Tell me more about the Aloft brand.
Aloft is a relatively new brand for us, it was created in 2008, and it is one of the fastest-growing global brands in the world – we’re estimating that by early 2015 we’ll already be at 100 hotels around the world in about 14 countries, which is a very fast expansion.
It’s very much a value and design-led brand with a very strong focus on usable technology, comfort and convenience. The world is going so fast, everybody is connected and on at all times, so for time-conscious customers we’ve created for example check-in and check-out kiosks, refuel (24/7 grab’n’go area in the lobby). One of the newest things we just launched is a mobile check-in, meaning you can go to your room directly with your handheld device.
We felt there was something missing in the market, and that travellers had had enough of waking up in a bed and not knowing what brand or what city they were staying in. We set out to try and create something different: a vibrant mid-market brand created to really shake up the very traditional and pretty boring mid-market category by giving a strong focus on urban design and a lot of energy and guest experiences at an affordable price point.
This brand is not necessarily going head on with other mid-scale brands – we actually believe that this brand is creating its own space in the market.
Why did you pick Liverpool for the second UK Aloft?
We had been looking to open a hotel in North West England for a very long time and we are thrilled it happened in Liverpool. Liverpool and the Aloft brand share a lot of the same energy and creativity, so we really feel it’s a good fit for this brand. The city itself has changed a lot over the last 10 years with a lot of new investment coming in. It’s becoming not only a leisure destination but also a business destination, so we feel like it is spot-on for us.
We are also looking to expand into other locations, potentially Manchester, Leeds, Edinburgh, Glasgow; other large secondary cities in the UK that will fit Aloft but also our other brands.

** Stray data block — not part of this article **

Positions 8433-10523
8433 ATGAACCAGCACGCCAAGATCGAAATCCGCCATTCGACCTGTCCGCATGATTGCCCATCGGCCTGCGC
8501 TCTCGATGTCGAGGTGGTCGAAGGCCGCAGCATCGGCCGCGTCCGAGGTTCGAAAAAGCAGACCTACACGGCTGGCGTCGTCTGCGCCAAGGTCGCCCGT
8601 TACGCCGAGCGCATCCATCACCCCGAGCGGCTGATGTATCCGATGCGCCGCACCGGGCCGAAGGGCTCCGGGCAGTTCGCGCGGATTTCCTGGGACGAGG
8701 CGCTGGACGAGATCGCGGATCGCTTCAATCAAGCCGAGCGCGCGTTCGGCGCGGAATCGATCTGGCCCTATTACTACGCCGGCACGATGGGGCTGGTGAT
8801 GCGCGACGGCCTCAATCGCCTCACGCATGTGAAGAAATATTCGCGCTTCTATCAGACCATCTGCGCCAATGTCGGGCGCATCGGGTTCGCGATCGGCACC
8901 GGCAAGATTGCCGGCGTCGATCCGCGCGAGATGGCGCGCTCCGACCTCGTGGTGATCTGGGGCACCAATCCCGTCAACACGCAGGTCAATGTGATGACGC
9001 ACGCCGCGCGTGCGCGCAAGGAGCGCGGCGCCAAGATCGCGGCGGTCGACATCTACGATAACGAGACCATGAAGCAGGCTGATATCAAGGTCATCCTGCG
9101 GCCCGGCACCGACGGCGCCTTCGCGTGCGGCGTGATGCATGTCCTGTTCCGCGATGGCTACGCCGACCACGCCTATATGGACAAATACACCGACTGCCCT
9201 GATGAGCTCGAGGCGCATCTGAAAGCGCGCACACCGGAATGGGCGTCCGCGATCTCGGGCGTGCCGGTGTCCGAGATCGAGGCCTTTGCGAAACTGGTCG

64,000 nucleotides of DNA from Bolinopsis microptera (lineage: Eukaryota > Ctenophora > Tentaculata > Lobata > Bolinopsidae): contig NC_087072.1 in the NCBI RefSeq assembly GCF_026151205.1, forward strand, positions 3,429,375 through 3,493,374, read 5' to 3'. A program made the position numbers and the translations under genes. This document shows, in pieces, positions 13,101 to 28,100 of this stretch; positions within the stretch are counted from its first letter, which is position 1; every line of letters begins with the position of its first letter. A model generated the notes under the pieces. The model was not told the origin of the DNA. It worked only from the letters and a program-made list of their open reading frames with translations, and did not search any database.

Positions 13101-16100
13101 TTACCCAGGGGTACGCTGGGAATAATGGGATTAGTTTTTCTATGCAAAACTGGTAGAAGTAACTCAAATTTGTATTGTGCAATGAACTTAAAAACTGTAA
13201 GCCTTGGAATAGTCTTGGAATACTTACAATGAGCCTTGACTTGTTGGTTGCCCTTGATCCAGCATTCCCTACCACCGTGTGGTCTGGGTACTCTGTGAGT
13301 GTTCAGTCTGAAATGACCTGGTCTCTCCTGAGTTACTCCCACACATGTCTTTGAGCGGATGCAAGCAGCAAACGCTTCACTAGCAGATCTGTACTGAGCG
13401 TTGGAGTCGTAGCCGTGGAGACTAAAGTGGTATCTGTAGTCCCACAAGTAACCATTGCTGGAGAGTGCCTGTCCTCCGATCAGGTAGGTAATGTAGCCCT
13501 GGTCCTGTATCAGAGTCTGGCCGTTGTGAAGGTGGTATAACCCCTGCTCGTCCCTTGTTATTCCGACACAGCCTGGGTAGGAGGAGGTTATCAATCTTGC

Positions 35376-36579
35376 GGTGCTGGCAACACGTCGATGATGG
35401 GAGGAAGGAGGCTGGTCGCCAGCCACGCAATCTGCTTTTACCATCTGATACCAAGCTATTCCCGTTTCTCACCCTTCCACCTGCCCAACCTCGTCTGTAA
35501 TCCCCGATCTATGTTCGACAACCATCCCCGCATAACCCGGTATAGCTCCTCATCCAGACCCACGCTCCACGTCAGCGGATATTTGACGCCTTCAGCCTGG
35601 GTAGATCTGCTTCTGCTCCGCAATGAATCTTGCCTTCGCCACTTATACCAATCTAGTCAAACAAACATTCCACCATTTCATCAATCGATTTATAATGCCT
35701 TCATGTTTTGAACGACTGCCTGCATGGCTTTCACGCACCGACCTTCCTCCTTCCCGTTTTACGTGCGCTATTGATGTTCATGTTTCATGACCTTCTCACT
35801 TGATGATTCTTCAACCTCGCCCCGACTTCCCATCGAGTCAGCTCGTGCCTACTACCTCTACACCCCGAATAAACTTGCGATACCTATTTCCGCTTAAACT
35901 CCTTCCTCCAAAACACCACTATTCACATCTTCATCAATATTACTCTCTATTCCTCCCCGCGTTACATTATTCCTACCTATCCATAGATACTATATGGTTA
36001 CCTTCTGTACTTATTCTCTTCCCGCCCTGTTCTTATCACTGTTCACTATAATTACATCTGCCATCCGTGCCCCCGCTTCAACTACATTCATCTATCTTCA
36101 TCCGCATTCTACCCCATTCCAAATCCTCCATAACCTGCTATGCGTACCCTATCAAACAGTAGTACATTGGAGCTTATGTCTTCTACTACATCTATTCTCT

How does tapping into the mid-scale market fit into Starwood’s strategy, especially at a time when mid-market hotels seem to continuously lose market share?
This is partly why in the past we have not been active players in this market, but we felt that one of the reasons why this segment gets squeezed from the top and the bottom is that there was no defined space and all the products available were not really exciting for their potential guests.
The outcome was to take some of the experiences from some of the full-service brands and bring them into a mid-market brand at the right price point, and do so in a way that is operationally functional and financially responsible. That’s what we believe we were able to do with Aloft.
What do you think the mid-market should let go of, and what should it focus on instead in order to shake up the industry for the better?
The key point here is branding and what it stands for. Historically branding was just a guarantee of reliability. What needs to change is that the hotel brand shouldn’t just be a guarantee, but more something that gives you an experience, even at this market level.
Most hotels have a lot of technology, but in many cases it is technology for technology’s sake – not necessarily what the guest wants and needs. For us, Wi-Fi is available in all guest rooms and public areas free of charge – that is important; self-check-in and check-out – that is important.
The rooms shouldn’t be dark and old like we typically have in this segment, and some of our most mentioned comments on TripAdvisor are our ultra-comfortable platform beds, which should be a given in a hotel, but is not always the case.
A lot of hotel companies still spend money on the mini-bar and relatively heavy furniture and fixtures in the room, as well as food and beverage services in the hotel, meaning restaurants, room service etc.
We believe, especially in urban locations where you have a huge restaurant and bar scene right at your door step, you’re much better off having a grab and go offering that has anything anyone would want (sweet, savoury, hot and cold). We don’t have room service, and the brand does not have a breakfast apart from what you can get from the grab and go.
We don’t have a mini-bar, but we have an empty fridge where you can bring your own drinks or food, and our guests really appreciate that, because most of them previously took out what was in the minibar to put their own products in. It’s really a response to the change in the consumer mindset.
Convenience, beds, showers instead of bathtubs, food – these are some of the key things that need a re-think in all of the mid-market brands.
What’s the feedback been from guests?
There is hardly any comments talking about lack of room service or lack of breakfast, because again, it fits within the current trend – think about Starbucks: you grab a pastry or a muffin and a cup of coffee and off you go, it’s a busy life.